- In India, there is a rural– urban gradient in stroke prevalence, which can be partly explained by adverse socioeconomic circumstances, dietary habits, and lifestyle habits that have been transformed, particularly during last 2 decades.2
1. Syed NA, Khealani BA, Ali S, et al. Ischemic stroke subtypes in Pakistan: the Aga Khan University Stroke Data Bank. J Pak Med Assoc. Dec 2003;53(12):584-588.
2. Gunarathne A, Patel JV, Gammon B, Gill PS, Hughes EA, Lip GY. Ischemic stroke in South Asians: a review of the epidemiology, pathophysiology, and ethnicity-related clinical features. Stroke. Jun 2009;40(6):e415-423.
3. Venketasubramanian N, Tan LC, Sahadevan S, et al. Prevalence of stroke among Chinese, Malay, and Indian Singaporeans: a community-based tri-racial cross-sectional survey. Stroke. Mar 2005;36(3):551-556.
4. Wild SH, McKeigue P. Cross sectional analysis of mortality by country of birth in England and Wales, 1970-92. Bmj. 1997;314(7082):705-710.
5. Balarajan R. Ethnic differences in mortality from ischaemic heart disease and cerebrovascular disease in England and Wales. Bmj. Mar 9 1991;302(6776):560-564.
6.Gunarathne A, Patel JV, Potluri R, et al. Increased 5-year mortality in the migrant South Asian stroke patients with diabetes mellitus in the United Kingdom: the West Birmingham Stroke Project. Int J Clin Pract. Feb 2008;62(2):197-201.
7. www.heartstats.org. CHD Statistics. mortality. 2010. Accessed January 25,2011.
8. Wild SH, Fischbacher C, Brock A, Griffiths C, Bhopal R. Mortality from all causes and circulatory disease by country of birth in England and Wales 2001-2003. J Public Health (Oxf). Jun 2007;29(2):191-198.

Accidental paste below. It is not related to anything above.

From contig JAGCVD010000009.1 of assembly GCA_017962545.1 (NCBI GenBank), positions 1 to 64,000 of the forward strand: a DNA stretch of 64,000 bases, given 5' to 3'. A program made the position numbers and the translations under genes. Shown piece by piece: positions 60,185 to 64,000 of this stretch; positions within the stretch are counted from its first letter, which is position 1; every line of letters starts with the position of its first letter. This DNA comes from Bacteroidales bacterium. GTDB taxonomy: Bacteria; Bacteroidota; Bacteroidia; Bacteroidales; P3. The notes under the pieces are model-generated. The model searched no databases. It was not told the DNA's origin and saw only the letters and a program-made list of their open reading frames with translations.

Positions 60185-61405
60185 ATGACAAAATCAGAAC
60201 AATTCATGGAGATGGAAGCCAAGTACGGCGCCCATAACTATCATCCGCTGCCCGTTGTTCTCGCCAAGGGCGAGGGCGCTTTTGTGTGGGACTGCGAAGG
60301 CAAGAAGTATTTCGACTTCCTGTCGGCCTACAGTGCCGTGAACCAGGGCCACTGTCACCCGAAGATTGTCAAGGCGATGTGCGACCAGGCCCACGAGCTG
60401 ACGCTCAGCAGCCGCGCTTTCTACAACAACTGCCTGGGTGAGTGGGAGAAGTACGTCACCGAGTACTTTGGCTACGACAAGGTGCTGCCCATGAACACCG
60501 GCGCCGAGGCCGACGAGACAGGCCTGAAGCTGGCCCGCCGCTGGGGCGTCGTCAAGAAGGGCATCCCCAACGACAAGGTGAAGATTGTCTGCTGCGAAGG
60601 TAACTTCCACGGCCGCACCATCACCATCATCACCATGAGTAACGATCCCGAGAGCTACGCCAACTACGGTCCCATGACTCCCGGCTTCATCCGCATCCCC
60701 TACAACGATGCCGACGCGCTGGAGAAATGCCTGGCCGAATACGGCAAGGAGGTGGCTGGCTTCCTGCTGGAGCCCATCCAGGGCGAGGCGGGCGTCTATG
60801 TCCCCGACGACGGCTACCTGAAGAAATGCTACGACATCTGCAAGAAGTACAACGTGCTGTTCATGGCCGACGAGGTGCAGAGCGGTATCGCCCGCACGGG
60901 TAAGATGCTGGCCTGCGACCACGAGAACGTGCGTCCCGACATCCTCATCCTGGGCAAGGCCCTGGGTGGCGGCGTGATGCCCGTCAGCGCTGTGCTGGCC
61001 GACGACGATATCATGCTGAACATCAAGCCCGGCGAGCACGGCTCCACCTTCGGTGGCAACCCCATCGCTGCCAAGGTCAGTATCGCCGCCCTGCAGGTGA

9. Gunarathne A, Patel JV, Potluri R, Gill PS, Hughes EA, Lip GY. Secular trends in the cardiovascular risk profile and mortality of stroke admissions in an inner city, multiethnic population in the United Kingdom (1997-2005). J Hum Hypertens. Jan 2008;22(1):18-23.
10. Deleu D, Hamad AA, Kamram S, El Siddig A, Al Hail H, Hamdy SM. Ethnic variations in risk factor profile, pattern and recurrence of non-cardioembolic ischemic stroke. Arch Med Res. Jul 2006;37(5):655-662.
11. Kain K, Catto AJ, Grant PJ. Clustering of thrombotic factors with insulin resistance in South Asian patients with ischaemic stroke. Thromb Haemost. Dec 2002;88(6):950-953.
12. Jafar TH. Blood pressure, diabetes, and increased dietary salt associated with stroke–results from a community-based study in Pakistan. J Hum Hypertens. Jan 2006;20(1):83-85.
13. Gupta R, Joshi P, Mohan V, Reddy KS, Yusuf S. Epidemiology and causation of coronary heart disease and stroke in India. Heart. Jan 2008;94(1):16-26.
14. Moussouttas M, Aguilar L, Fuentes K, et al. Cerebrovascular disease among patients from the Indian subcontinent. Neurology. Sep 12 2006;67(5):894-896.
15. Kaul S, Sunitha P, Suvarna A, Meena AK, Uma M, Reddy JM. Subtypes of Ischemic Stroke in a Metropolitan City of South India (One year data from a hospital based stroke registry). Neurol India. Dec 2002;50 Suppl:S8-S14.
16. Sharobeem KM, Patel JV, Ritch AE, Lip GY, Gill PS, Hughes EA. Elevated lipoprotein (a) and apolipoprotein B to AI ratio in South Asian patients with ischaemic stroke. Int J Clin Pract. Nov 2007;61(11):1824-1828.
17. Mahal A, Karan A, Engelgau MM. The Economic Implications of Non-Communicable Disease for India: avaible at WWW.World Bank/documents and reports. Accessed November 1, 2010;2010.